Car rentals in the Great Basin have been declining for years.
But in the past few months, they have been trending upward in Montana, as a new state law that takes effect in the next few months gives new power to the county clerks and municipal councils to regulate car rentals.
The legislation, HB 517, has received a strong bipartisan push from lawmakers and the public, and it’s set to take effect in April.
It requires counties to establish an ordinance for their county or city and requires cities and counties to set the rate at which they will charge for car rentals and provide other information.
If a county has more than 20 rental vehicles, the fee for a car rental will be equal to the rate set by the county.
The ordinance also allows cities and the county to establish rates for car rental parking spaces.
This means that cities and municipalities are able to set prices and make rules for car parking on private property.
The new law also includes a provision that allows local governments to regulate parking rates on public property.
The ordinance does not prohibit municipalities from setting parking rates for private property and requires that parking be posted.
The law will allow cities and local governments with a population of 10,000 or more to set rates for cars and trailers that exceed the state’s parking cap.
These rates are to be based on the number of cars and the number that can fit into the space.
The cities and communities can impose parking fees, but they must be in proportion to the size of the population.
A city that imposes a parking fee of $10 per vehicle is exempt from the cap and can charge the maximum rate.
The cap is $1,200 for a single vehicle.
A city may set a fee for parking spaces larger than 25,000 square feet.
It must provide a public notice of the parking fee.
The notice must include the city’s name and address, and the rate must be set at a rate that will be the lowest of the rate available in the area.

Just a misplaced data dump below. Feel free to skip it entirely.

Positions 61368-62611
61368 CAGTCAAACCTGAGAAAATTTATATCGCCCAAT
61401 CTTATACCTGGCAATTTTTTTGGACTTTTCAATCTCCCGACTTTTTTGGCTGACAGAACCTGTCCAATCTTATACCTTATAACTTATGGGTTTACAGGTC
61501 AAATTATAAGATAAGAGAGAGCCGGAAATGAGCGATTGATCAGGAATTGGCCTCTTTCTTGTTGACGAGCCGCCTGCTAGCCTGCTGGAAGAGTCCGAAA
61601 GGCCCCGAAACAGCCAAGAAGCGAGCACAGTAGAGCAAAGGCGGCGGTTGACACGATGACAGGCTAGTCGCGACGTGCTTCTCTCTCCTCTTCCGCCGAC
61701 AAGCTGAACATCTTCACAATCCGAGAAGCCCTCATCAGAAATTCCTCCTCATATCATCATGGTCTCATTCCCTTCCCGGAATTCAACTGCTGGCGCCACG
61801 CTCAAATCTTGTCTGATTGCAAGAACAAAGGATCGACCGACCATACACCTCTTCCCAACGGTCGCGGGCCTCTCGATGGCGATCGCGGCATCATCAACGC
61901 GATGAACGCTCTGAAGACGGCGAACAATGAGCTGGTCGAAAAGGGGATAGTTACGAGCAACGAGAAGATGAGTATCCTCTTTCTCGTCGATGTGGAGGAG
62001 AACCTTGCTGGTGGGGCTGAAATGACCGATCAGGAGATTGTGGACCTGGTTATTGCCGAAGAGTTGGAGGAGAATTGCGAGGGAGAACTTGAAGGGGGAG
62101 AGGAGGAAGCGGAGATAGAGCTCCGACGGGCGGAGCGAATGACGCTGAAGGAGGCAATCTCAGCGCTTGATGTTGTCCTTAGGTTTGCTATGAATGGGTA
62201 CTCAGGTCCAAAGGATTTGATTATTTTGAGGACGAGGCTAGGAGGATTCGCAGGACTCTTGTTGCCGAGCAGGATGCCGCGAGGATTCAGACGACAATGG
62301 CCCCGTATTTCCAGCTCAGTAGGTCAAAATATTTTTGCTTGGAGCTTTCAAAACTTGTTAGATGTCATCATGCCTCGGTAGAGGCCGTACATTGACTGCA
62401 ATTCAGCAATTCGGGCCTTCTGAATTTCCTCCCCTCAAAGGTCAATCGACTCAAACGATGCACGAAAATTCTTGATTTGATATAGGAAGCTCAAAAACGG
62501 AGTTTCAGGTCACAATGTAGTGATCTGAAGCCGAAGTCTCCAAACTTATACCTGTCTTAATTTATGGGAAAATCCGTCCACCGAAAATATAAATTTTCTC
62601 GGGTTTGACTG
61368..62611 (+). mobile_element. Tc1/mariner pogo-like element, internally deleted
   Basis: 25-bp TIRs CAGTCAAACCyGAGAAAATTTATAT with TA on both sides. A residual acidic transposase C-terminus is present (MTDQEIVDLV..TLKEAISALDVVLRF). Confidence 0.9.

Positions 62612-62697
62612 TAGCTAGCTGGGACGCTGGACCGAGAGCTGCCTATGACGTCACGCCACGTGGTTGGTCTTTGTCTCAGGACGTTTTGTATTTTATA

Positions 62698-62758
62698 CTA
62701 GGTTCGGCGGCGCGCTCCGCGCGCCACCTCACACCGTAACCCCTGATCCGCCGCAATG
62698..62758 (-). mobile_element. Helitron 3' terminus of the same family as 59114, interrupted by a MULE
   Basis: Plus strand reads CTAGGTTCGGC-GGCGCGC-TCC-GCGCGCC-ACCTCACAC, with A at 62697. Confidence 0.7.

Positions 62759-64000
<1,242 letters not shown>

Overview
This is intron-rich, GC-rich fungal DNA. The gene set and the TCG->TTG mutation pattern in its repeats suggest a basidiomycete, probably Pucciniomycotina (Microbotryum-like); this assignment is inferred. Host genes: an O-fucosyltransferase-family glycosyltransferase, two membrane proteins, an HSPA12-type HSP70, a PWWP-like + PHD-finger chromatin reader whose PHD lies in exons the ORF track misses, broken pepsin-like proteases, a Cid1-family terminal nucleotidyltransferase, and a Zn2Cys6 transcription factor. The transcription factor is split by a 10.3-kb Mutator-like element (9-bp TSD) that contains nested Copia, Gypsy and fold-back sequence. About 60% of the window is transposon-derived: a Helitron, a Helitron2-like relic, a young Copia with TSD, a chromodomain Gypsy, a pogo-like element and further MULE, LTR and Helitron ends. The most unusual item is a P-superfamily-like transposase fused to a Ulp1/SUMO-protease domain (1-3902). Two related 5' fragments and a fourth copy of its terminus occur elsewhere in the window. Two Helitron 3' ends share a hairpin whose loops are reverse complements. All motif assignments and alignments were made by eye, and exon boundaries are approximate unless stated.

A new parking fee must be established by the first Tuesday in January and must be posted at least a week before the first business day in January.
The maximum number of vehicles that may be in a parking space is 30, and a minimum of 10 of these spaces must be accessible to the public.
A local government may designate one or more parking spaces as the public parking space.
A public notice must be given to the residents of the designated parking space, the notice must explain the public benefit of parking, and an employee of the municipality may designate a person to serve as the parking space manager.
The city must provide the parking spaces to the municipality in a safe, clean and sanitary condition.
The rate must include a minimum charge of $2 per day per vehicle for a vehicle that is not a part of a fleet.
The maximum fee that a municipality may charge is $2,500 per day for a fleet of 25 vehicles.
The rates for parking are based on vehicle type and location, and are subject to change.
The parking fee for rental vehicles will be set by a public hearing before the board of county commissioners.
If the fee is higher than the rate required for parking, the municipality must pay the difference.
The county is authorized to impose an additional fee on vehicles parked on private land.
A county ordinance may also require a municipality to collect a fee from owners of a private land if they use the property for a commercial purpose.
The fee must not exceed $10,000.
If the municipality sets a rate on private lands for rental parking, a parking permit is issued for the use of that property.
Owners may apply for the permit.
A local government can set a charge for a permit for parking in a public space.
The fees are set by county commissioners, who must approve the charges.
The permits are issued to residents of designated spaces.
The permit fee is to be in addition to the amount of parking fees that a local government imposes on private properties.
The permits are not transferable and cannot be sold or given to other cities or municipalities.
The permit fee can be paid with a cash payment, check, debit card or money order.
The city of Bozeman is one of six counties in Montana that are currently operating under a parking cap of $1.25 per vehicle.
The Montana Legislature created the cap to allow cities, towns and other community bodies to impose a fee on private homes and businesses for parking.
The cap is set at the county level, but it does not apply to rural or small communities, or to other smaller cities or towns.
The county is required to set a cap on a property that is at least 10,00 square feet in size and is owned by the city or municipality.
If there is more than one car on the property, the minimum amount of space that is available is set by that city or town.
A minimum of 25 cars per vehicle can be located on the lot of a commercial or